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Money Diary: A Higher Education Researcher On 25k

Welcome to Money Diaries where we are tackling the ever-present taboo that is money. We're asking real people how they spend their hard-earned money during a seven-day period — and we're tracking every last penny.
This week: "I’m 34 and live with my husband, C, in County Durham. We were lockdown lovers and I moved into his place and never moved out. We both work in the charity sector and I also work in higher education (I graduated with my PhD in 2020). Research is often short-term project work so balancing financial security means I do this part-time on short(ish)-term contracts (six months to a year) and also work part-time in the charity sector. It’s never going to get me to the big bucks! Having burnt out in my early 20s, I like the limited responsibility and healthy work-life balance it brings.
I’m very fortunate that C already owned the house I moved into and has a fairly small mortgage, having worked and saved since leaving school. I’m a saver by nature and have various pots for various things. Christmas: check. Date night: check. Birthdays and special occasions: check! I have one credit card that I use for larger purchases (holidays and furniture etc.) and I always make sure to pay it off in full."
Occupation: Researcher
Industry: Higher education
Age: 34
Location: Northeast England
Salary: Approx. £25,000 across the two jobs, variable with research contract changes.
Paycheque amount: Last month it was £1,940 take-home (£927 + £1,024).
Number of housemates: One: my husband, C.
Pronouns: She/her
Monthly Expenses
Housing costs: £158 for my half of the mortgage.
Loan payments: I don’t earn enough to pay off my student loan. 
Savings? I put £50 a month into a Lifetime ISA (approx. £3,000 total) and £200 a month into a savings account (approx. £8,000 total).
Utilities: We each put £450 into a bills account, which covers everything including mortgage, internet, water, gas/electricity, Netflix, council tax, life insurance etc.
Pension? I honestly have no clue how much I pay into my pensions. It’s hard to decide whether it is best to lock money away for the future when I may need it now for emergencies. 
All other monthly payments: £8 SIM only. Subscriptions: £40 The Devout clothing rental. £117 annually for Lottie Murphy Pilates, £20 NAFAS flower club.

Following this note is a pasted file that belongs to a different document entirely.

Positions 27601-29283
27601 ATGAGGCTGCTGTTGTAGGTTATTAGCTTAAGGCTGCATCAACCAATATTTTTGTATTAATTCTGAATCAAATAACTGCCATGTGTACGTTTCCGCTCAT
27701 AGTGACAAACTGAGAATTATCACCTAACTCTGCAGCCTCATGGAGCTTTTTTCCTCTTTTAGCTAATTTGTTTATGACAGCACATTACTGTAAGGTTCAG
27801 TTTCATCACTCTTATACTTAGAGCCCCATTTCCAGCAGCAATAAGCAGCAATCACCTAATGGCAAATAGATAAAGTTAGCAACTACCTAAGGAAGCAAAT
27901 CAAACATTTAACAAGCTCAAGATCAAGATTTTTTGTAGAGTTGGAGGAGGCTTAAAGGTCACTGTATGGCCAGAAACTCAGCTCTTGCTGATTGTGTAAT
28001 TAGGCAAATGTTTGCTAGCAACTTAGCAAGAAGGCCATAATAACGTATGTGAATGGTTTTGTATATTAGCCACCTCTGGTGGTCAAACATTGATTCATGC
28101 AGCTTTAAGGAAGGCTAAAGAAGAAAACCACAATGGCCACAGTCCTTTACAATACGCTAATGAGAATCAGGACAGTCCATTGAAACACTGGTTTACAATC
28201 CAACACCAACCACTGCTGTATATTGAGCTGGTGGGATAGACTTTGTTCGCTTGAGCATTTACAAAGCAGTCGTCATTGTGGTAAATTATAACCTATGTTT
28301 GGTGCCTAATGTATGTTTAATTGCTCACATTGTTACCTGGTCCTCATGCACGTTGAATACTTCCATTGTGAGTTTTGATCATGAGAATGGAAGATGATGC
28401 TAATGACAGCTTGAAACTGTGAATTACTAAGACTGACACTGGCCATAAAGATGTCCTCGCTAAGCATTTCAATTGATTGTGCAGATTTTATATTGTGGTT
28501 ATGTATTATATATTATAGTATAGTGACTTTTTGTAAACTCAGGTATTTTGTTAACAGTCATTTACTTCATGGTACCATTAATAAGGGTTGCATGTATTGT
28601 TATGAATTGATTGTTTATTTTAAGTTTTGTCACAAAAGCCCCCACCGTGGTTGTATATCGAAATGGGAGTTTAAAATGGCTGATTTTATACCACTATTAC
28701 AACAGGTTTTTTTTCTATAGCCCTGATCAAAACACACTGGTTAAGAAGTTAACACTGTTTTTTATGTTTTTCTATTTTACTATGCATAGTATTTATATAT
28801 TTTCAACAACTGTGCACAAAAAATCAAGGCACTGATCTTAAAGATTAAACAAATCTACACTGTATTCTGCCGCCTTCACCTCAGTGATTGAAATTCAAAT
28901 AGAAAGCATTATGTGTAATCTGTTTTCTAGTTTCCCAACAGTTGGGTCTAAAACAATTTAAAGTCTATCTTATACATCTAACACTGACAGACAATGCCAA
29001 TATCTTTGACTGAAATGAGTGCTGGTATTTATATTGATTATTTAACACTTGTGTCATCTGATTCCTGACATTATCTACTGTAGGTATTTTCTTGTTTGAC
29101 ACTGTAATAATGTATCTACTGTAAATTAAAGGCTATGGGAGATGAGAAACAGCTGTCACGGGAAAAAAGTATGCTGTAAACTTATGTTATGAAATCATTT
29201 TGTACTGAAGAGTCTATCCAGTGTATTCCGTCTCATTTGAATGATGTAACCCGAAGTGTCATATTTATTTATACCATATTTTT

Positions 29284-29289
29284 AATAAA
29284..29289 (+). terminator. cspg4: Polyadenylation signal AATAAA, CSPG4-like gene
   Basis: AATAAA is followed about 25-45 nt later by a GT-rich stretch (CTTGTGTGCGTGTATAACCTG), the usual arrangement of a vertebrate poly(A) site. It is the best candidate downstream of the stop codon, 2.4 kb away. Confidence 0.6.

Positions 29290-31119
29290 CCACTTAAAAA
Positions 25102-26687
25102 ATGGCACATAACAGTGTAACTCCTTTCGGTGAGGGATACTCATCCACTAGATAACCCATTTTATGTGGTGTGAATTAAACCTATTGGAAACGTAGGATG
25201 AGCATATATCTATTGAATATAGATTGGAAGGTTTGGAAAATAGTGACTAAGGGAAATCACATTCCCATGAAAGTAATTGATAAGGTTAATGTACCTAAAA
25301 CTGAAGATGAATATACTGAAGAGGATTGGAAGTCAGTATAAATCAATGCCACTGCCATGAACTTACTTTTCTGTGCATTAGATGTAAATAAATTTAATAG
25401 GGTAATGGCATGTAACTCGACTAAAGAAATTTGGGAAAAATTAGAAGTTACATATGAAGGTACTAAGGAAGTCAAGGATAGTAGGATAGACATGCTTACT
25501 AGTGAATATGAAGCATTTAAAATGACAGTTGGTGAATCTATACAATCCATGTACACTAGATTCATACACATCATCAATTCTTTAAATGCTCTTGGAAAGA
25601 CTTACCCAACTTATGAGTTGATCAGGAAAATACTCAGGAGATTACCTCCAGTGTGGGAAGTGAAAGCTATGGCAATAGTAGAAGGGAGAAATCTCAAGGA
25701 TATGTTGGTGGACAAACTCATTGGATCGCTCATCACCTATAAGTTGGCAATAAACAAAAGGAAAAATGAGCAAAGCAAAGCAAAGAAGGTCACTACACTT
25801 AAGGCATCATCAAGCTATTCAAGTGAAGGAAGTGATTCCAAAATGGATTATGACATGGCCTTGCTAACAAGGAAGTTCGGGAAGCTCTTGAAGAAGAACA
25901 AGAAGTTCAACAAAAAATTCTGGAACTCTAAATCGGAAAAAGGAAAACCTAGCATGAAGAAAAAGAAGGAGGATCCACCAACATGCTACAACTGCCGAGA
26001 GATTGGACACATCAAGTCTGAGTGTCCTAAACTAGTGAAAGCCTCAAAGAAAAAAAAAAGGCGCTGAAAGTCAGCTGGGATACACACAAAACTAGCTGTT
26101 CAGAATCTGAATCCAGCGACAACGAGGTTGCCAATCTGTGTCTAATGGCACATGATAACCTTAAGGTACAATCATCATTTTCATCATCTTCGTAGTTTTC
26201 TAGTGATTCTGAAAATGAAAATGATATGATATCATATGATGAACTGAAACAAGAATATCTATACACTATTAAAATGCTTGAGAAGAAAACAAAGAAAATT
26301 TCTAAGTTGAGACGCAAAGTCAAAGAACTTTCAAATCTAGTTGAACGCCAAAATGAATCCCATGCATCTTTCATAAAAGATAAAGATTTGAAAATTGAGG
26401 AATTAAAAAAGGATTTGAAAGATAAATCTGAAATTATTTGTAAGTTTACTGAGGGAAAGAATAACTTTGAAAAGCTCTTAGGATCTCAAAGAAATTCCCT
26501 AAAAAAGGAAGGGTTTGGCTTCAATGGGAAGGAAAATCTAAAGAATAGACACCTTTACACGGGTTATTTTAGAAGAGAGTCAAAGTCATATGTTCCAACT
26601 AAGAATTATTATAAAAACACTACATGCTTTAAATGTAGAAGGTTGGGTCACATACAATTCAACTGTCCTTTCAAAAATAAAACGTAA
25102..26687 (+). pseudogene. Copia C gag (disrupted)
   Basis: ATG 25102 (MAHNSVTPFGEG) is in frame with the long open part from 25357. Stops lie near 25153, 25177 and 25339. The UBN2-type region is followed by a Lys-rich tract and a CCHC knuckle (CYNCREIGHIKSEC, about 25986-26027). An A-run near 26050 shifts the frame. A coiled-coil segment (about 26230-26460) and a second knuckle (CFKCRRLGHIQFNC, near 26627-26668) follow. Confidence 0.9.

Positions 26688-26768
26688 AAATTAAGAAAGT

Did you participate in any form of higher education? If yes, how did you pay for it?
I went to university to do an undergrad degree, which I paid for with a student loan and a maintenance loan. My parents also supported me by covering my rent. I did a master's a few years after, which I funded by savings, inheritance and working alongside my studies. I then did a PhD, during which time I worked and lived at home, where I contributed around £200 a month. My parents saved this money and I was able to use it towards research expenses. 
Growing up, what kind of conversations did you have about money?
I was always encouraged to save. I remember trips to the local building society to deposit birthday and Christmas money — those were the days when everything was printed in a little book! The attitude to money that I grew up around was certainly one of caution and not to overstretch. Debt was always to be avoided and you should not buy something if you could not afford it. 
If you have, when did you move out of your parents'/guardians' house?
I moved out first when I was 18, moved back when I was 25 and then moved out finally when I was 31. I’m very grateful to them as I would never have been able to complete my PhD otherwise, which was quite a traumatic period.
At what age did you become financially responsible for yourself? Does anyone else cover any aspects of your financial life?
While I've been supported by sometimes living at home, including food and utilities, I have covered all of my other expenses since I left for university.
What was your first job and why did you get it?
I worked at the local newsagent on weekends when I was 13. I used to stack shelves and count coupons. As the years went on, I used to serve customers and write up the newspaper delivery rounds at 5am. I think I got about £2.50 an hour. I loved it! I used the money to save for trips to the town where I now live. 
Do you worry about money now?
I go through weekly waves of feeling okay about money and then worrying. I’m thankful that I have some steady employment although I'm aware that my main income is not permanent. I try and save as much as possible just in case. I'm trying to live a more sustainable lifestyle, which curbs my desire for new things and makes saving easier. 
Do you or have you ever received passive or inherited income?
I inherited £1,000 when my grandma died and £3,000 when a close family member died. I used all of this on further education. I wanted to use it for something that was lasting. I was always the family geek!